So once I decided that, yes I was going to spend a month in Paris, and that I didn't want to be a) a mute, or b) entirely clueless (mostly clueless is fine), I set about to try and get my french back up to some sort of conversational standard. Looking around, I found a variety of tools that might help me on my way, and here is a list of them.


The Babbel webapp is something that I had been using on and off since my high school attempt at the language. Back when I signed up, the program was like a group run watered down Rosetta Stone, where images would represent words and phrases and it would supply and teach you words related to certain themes like food or clothes or body parts. It also had a community, which I have toa dmit I didn't take advantage of.

Several years have passed and Babbel now has a LOT more features. It has grammar practice and the technology for the vocabulary is streamlined and precise.  Of course with all this refinement has come a price tag. The previously free application now works on monthly subscriptions.

In preparation of my trip, I decided to head back and found that I was sort of grandfathered in: allowed to review the words I "learned" when it was still free but unable to unlock any new content. Overall, a nifty program, but I had to admit I liked it much better when it was free.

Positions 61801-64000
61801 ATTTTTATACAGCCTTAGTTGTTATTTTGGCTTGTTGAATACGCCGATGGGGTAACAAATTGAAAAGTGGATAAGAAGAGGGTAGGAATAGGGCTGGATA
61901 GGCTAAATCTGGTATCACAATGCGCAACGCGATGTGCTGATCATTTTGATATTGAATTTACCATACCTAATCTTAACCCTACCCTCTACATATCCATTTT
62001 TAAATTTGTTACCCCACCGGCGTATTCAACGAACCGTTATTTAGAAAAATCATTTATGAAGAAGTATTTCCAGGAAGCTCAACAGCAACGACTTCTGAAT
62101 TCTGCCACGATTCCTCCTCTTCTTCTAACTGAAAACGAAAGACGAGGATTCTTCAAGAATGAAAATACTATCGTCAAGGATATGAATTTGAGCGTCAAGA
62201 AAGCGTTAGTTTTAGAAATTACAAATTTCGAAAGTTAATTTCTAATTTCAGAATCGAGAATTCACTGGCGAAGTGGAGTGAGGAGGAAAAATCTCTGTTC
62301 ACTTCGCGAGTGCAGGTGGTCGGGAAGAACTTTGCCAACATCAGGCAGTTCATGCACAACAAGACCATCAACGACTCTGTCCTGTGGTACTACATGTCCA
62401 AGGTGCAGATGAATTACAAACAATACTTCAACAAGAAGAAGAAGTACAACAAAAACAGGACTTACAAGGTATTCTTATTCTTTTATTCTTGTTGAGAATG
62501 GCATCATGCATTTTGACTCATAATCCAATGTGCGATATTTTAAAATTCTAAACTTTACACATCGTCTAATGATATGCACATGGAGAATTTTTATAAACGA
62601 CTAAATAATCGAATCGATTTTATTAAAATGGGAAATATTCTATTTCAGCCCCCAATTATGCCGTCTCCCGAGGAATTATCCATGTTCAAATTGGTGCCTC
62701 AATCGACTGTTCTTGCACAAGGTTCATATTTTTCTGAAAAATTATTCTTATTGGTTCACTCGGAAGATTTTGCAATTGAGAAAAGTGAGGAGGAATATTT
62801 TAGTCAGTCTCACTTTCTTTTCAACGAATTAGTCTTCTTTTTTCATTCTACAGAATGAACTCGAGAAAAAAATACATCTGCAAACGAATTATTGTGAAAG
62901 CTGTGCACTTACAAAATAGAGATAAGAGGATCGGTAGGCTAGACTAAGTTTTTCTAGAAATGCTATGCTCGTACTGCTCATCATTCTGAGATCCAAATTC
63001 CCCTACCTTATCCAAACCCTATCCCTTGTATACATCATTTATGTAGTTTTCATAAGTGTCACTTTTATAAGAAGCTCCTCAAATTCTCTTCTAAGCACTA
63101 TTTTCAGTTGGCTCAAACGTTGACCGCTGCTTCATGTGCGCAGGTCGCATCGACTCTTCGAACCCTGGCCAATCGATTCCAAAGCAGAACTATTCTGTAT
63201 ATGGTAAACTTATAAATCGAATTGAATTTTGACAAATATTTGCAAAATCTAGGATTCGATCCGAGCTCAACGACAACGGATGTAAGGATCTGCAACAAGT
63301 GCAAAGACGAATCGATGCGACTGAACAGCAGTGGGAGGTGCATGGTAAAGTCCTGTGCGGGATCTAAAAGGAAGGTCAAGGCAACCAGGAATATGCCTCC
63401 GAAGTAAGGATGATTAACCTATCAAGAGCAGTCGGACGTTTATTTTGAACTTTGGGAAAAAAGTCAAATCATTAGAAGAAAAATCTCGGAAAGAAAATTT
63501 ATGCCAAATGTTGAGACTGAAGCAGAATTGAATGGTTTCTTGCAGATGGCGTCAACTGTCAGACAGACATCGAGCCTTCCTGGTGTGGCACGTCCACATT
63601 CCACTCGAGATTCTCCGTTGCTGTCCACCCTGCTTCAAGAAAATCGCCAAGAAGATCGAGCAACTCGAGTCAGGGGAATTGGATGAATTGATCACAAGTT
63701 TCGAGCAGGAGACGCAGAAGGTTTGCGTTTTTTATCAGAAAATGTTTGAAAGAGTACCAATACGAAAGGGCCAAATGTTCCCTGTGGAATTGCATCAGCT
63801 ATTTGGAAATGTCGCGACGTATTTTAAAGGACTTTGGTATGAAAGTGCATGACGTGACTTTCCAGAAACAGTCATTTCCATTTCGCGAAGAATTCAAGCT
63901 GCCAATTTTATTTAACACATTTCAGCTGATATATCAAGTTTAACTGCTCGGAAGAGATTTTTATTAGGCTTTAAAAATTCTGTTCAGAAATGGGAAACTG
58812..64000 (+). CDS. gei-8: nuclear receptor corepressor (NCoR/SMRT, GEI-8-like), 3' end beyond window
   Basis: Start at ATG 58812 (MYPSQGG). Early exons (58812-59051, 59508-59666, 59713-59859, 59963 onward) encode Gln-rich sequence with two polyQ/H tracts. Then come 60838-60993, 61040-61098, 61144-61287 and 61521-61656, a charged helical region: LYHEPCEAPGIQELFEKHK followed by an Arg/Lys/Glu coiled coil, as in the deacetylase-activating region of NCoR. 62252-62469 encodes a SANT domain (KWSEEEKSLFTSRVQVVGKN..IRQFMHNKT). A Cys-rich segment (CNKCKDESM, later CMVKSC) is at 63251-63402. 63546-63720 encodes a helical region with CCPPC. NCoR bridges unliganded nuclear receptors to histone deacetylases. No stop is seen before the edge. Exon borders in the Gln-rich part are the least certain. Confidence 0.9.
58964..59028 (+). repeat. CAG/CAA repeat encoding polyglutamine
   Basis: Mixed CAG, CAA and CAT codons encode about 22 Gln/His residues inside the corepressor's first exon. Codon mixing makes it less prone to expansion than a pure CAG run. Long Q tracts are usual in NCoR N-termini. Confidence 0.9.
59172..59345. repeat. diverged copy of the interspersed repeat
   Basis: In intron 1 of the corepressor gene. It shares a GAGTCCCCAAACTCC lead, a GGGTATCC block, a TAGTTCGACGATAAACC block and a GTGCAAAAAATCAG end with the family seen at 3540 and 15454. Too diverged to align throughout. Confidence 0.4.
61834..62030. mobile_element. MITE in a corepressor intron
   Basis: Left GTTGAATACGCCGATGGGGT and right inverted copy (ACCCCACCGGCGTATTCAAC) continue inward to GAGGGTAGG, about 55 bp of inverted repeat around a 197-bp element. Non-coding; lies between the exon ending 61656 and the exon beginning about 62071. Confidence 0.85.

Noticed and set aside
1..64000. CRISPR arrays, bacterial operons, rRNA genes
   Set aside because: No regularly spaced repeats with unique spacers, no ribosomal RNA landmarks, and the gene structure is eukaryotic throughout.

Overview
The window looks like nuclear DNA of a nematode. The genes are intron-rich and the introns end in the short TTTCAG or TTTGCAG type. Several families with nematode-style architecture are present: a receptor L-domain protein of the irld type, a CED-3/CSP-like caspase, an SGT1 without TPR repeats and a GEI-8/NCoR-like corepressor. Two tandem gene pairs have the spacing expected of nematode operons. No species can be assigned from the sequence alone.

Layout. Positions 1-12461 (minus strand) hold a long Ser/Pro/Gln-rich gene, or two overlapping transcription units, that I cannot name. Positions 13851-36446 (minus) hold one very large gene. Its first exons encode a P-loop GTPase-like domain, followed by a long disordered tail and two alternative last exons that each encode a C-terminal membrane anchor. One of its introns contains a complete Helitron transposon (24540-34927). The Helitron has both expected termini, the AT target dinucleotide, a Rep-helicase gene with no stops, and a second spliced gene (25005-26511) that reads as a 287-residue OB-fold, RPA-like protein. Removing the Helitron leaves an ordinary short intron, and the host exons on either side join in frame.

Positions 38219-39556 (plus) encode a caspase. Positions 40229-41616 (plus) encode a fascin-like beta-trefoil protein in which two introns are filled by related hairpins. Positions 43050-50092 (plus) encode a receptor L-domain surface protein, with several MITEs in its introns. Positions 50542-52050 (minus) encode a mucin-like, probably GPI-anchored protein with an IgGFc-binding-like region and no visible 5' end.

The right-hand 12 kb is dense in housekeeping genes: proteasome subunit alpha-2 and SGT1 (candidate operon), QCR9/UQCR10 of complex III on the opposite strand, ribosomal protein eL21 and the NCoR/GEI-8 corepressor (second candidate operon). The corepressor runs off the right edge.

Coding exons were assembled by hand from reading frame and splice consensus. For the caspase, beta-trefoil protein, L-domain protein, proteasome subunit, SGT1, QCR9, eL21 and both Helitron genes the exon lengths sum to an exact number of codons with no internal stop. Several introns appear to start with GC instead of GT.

Conclusion: Useful for vocabulary, but I can't speak for the grammar instruction.
Price: 12.95 a month. Less if you buy in bulk.

Ma France

Track of Ma France lessons
I only just discovered this webapp about a week ago. Hosted by the BBC, Ma France is a collection of 24 video lessons, ranging in topic from Food, to Directions to Dating. The videos come with both english or french subtitles, so you can follow along. After the viedo is done, the program includes a few short games to check vocabulary and grammar from the lesson.

The only apparent downside to the program is the fact that it's catered to people who already have a basic understanding of the language. My French II training is just enough to scrape me by and help expand my vocabulary, but it isn't quite at the level they assume you are.